Following the great coast of the wind
To a home I cannot see. 

-- David Whyte

A harvesting of poems from the book "Teaching With Fire".  Teachers select their favourite poems and tell why.



I'm preparing for a small convening this week and searching for a poem to use as a start-point. Sparked my curiosity - what are the favourite poems or quotes you use as start-points or after check-outs? Would love to discover them and add to the harvest on the ning (

With gratitude,
There are tons of books, but this site has the classics…
Hi Amanda.
With awareness that the moment has passed for you, there are two books I use often.
Both are compilations that have the poem, and, the reason why the person who contributed it, did so.
Enjoy peeking around in these. Lots of favorites there for me.

Another little poem shared on the web that I cam across today:

If a sadness 

Rises in front of you,
Larger than any you have ever seen;
If an anxiety, like light and cloud shadows,
Moves over your hands and everything you do.
You must realize that something is happening to you,
That life has not forgotten you,
That it holds you in his hand And will not let you fall.
~ Rilke

Another lovely one:

Wild Geese

by Mary Oliver

You do not have to be good.
You do not have to walk on your knees
for a hundred miles through the desert, repenting.
You only have to let the soft animal of your body
love what it loves.
Tell me about despair, yours, and I will tell you mine.
Meanwhile the world goes on.
Meanwhile the sun and the clear pebbles of the rain
are moving across the landscapes,
over the prairies and the deep trees,
the mountains and the rivers.
Meanwhile the wild geese, high in the clean blue air,
are heading home again.
Whoever you are, no matter how lonely,
the world offers itself to your imagination,
calls to you like the wild geese, harsh and exciting–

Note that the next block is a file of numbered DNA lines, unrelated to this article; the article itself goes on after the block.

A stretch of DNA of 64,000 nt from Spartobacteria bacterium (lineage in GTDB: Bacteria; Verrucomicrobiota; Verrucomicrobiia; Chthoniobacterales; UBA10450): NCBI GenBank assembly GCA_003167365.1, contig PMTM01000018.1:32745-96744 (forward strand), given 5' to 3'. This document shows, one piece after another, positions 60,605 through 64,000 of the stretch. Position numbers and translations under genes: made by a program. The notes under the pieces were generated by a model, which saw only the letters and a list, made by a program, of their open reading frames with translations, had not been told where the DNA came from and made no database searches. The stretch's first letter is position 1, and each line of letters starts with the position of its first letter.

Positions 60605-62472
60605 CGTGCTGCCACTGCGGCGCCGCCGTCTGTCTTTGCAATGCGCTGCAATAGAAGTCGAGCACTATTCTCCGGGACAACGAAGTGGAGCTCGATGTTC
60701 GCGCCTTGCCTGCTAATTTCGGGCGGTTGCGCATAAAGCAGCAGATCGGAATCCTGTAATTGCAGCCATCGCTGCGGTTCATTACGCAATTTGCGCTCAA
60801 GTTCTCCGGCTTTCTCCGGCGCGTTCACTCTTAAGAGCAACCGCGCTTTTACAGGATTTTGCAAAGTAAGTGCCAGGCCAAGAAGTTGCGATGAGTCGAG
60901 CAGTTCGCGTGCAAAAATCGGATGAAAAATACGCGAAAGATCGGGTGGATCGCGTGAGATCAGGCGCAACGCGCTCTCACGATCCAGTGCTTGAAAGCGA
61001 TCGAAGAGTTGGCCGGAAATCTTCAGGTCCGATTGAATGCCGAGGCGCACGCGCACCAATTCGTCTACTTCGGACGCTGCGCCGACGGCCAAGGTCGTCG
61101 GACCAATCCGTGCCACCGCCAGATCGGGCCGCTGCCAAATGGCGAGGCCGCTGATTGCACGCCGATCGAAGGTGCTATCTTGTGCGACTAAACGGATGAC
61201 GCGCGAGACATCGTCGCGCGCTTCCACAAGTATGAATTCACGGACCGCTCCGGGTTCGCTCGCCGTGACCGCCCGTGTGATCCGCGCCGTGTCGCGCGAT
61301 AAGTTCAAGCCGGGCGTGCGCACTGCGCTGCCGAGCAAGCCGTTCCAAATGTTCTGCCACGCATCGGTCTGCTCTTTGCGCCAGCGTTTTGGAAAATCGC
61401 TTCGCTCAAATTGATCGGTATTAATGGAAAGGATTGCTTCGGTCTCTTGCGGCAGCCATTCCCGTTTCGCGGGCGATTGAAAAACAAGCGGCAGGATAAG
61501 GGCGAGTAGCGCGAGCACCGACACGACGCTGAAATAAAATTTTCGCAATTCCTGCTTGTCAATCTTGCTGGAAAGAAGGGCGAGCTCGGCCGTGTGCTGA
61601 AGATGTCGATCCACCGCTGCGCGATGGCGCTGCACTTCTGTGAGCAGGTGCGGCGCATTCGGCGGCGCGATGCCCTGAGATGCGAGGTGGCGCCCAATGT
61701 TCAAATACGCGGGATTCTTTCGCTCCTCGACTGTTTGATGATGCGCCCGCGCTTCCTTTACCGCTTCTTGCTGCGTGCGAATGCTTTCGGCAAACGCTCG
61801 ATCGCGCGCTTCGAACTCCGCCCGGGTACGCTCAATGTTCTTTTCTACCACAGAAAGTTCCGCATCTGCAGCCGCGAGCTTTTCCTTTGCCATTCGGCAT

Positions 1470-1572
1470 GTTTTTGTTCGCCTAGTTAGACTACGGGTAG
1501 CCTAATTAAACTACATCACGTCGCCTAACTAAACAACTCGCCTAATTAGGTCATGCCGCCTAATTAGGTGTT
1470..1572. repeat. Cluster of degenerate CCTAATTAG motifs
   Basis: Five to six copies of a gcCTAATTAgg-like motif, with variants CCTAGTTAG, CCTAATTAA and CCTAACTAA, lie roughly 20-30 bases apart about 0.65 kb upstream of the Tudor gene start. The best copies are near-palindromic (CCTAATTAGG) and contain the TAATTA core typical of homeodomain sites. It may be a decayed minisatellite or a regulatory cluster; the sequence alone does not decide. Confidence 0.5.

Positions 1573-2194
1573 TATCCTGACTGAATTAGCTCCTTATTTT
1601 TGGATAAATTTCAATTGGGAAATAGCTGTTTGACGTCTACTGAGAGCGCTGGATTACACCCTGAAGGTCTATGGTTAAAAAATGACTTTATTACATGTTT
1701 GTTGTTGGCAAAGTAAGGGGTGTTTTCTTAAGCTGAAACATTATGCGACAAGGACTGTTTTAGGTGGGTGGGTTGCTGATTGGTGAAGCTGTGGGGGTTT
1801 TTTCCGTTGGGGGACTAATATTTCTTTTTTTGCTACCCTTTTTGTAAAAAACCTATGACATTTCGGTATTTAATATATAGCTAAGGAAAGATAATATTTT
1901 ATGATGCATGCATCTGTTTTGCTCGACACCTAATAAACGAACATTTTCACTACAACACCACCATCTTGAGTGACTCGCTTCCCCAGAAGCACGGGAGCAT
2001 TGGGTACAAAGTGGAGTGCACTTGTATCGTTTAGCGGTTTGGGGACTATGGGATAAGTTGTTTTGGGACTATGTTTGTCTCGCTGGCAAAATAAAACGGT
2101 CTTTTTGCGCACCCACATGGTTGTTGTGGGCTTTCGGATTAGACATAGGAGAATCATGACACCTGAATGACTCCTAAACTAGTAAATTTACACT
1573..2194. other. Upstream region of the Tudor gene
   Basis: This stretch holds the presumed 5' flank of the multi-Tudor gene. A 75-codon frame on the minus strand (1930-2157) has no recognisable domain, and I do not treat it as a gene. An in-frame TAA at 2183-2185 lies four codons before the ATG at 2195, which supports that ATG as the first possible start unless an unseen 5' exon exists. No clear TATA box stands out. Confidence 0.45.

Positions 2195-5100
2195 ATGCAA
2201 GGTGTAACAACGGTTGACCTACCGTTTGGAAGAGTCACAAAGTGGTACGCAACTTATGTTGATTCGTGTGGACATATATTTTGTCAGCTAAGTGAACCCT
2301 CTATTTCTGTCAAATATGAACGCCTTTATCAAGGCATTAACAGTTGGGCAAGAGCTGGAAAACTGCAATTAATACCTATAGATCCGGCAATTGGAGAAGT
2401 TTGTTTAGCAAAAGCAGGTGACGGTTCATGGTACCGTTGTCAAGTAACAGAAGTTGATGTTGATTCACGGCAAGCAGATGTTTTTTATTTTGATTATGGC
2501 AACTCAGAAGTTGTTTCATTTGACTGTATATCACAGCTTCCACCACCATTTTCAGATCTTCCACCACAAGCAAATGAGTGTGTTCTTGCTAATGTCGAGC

over and over announcing your place
in the family of things.

Shared on the email list February 2013

AND – here is the poem offered with sarah's permission so you can all see and feel  its full beauty – the web link is at the end

If I Stood There, Could I Stand the Standing?


May I pray at the Step

On which you stood for Aeons?

For Ages

For Moments

For all Time


If I stood there,

Could I stand the Standing?

What would I see?

What would I believe

And know?


To throw forward

A lifeline from the Future

To the Culture

That awaits

The turning of the Tides


Would I have the Courage

To name

What is flowing

From the depths

Of the Centre,


From the Belly of it All

That flows

In formations

To seed and breathe

New Life?


The seeds that ripen

Amongst the grass

And are threshed

In time

When all is seemingly lost


And yet

This is the Birthing

Of the New

The true flow

Rising unabated


Translated Into the Soul-Fullness

Of the actors

The benefactors

That pass on


The Passion

That is

No longer theirs

But theirs

To share


Release the Winged Ones © 2013

Sarah Whiteley

Cross-posting this thread on the ning that also contains some great poems:

Sharing a poem I came across in Mark Nepo's book The Exquisite Risk...

Anyway by Kent Keith

If you are kind, people may accuse you of selfish, ulterior motives; Be kind anyway.

What you spend years building, someone could destroy overnight; Build anyway.  

The good you do today, people will Often forget tomorrow; Do good anyway.

Give the world the best you have, and it may never be enough; Give the world the best you’ve got anyway.

You see, in the final analysis, it is between you and God; It was never between you and them anyway.

(some googling shares different versions of this text e.g.